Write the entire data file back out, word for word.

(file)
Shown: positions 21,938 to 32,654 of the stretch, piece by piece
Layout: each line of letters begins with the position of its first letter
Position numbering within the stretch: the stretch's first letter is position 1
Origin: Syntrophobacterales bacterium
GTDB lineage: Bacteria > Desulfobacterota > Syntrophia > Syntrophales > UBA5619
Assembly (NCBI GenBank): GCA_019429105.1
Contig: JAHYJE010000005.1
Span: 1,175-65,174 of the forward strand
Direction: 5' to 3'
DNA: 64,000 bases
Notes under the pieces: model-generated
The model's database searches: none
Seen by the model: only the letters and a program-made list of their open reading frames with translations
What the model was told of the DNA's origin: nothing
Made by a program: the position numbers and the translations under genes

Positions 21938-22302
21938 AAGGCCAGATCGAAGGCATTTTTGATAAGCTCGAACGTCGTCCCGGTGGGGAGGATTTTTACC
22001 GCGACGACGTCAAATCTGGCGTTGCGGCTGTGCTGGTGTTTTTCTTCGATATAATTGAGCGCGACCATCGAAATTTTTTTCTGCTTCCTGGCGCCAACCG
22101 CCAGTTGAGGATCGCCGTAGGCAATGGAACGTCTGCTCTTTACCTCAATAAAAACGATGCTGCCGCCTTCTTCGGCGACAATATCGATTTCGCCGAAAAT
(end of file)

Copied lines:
Shown: positions 21,938 to 32,654 of the stretch, piece by piece
Layout: each line of letters begins with the position of its first letter
Position numbering within the stretch: the stretch's first letter is position 1
Origin: Syntrophobacterales bacterium
GTDB lineage: Bacteria > Desulfobacterota > Syntrophia > Syntrophales > UBA5619
Assembly (NCBI GenBank): GCA_019429105.1
Contig: JAHYJE010000005.1
Span: 1,175-65,174 of the forward strand
Direction: 5' to 3'
DNA: 64,000 bases
Notes under the pieces: model-generated
The model's database searches: none
Seen by the model: only the letters and a program-made list of their open reading frames with translations
What the model was told of the DNA's origin: nothing
Made by a program: the position numbers and the translations under genes

Positions 21938-22302
21938 AAGGCCAGATCGAAGGCATTTTTGATAAGCTCGAACGTCGTCCCGGTGGGGAGGATTTTTACC
22001 GCGACGACGTCAAATCTGGCGTTGCGGCTGTGCTGGTGTTTTTCTTCGATATAATTGAGCGCGACCATCGAAATTTTTTTCTGCTTCCTGGCGCCAACCG
22101 CCAGTTGAGGATCGCCGTAGGCAATGGAACGTCTGCTCTTTACCTCAATAAAAACGATGCTGCCGCCTTCTTCGGCGACAATATCGATTTCGCCGAAAAT